The Summer Dyke
Small but beautifully put together - the summer dyke
If we look carefully around today's dyke foreland, e.g near Haffen, between Bienen and Grietherort or near Hüthumum, we can see the flat dykes that criss-cross the landscape. They are summer dykes that played an important regulation role for agriculture on the Lower Rhine. Dykes protect against floods. In the winter, the floods were actually desirable for farming. Before there was such a thing as man-made fertilisers, the Rhine flood waters brought nutrients that made the soil fertile. But not all floods are the same. If the arbitrary moods of the floods were not stopped during the cultivation period, it would be impossible to use the river meadows. Even slight rises in the level would spread out over large areas in the flat surrounding countryside and destroy the harvest and livestock. The flat summer dykes helped against the threat to the cultivated land. They had to be high enough to keep the low summer floods out but low enough for the higher winter inundations to be able to do their important flooding work. Sluices let the winter flood in and out again. The inhabitants built the farms behind the dyke on artificial earth mounds. If the Rhine floods the summer dyke and covers the land behind it, at least the house and barn remain dry. The livestock is then safely stabled and the harvest has been brought in. There was enough time to do that - thanks to the summer dyke!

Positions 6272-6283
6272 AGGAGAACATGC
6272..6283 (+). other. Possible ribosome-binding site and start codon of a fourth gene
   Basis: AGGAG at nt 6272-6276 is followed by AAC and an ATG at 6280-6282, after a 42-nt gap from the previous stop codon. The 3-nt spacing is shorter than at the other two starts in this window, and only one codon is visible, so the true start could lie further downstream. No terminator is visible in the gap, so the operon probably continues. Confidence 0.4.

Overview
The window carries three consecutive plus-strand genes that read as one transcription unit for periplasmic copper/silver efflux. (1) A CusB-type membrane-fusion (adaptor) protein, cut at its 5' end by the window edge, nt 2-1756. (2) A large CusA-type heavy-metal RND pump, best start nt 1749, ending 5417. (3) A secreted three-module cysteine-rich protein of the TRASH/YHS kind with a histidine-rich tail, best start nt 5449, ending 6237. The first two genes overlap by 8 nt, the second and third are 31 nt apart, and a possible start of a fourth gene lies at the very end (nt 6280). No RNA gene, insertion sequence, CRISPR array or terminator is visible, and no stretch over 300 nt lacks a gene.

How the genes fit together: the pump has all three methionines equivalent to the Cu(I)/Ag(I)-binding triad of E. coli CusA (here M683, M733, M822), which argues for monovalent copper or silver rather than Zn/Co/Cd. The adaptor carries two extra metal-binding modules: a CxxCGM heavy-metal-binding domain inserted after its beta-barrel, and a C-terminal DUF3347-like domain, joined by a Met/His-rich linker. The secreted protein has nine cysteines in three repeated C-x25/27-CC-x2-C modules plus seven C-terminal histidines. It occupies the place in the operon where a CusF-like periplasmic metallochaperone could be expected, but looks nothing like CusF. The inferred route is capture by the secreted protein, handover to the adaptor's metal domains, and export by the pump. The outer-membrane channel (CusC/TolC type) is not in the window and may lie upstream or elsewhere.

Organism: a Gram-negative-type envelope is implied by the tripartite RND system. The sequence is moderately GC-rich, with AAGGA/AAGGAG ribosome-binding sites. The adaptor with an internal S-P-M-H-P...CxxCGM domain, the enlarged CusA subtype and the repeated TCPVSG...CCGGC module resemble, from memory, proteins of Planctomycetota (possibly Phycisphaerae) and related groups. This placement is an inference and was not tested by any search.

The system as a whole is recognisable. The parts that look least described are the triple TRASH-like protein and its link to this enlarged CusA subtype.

Today, targeted field fertilisation is possible, which is why the farmers can dispense with the winter flooding. The only inundation happens when a flood breaches the summer dyke. But since the Rhine is becoming deeper due to its current, these incidents are becoming rarer. This is causing difficulties for specialised animal and plant species in these recurring floods because they are being displaced by other species over the course of time.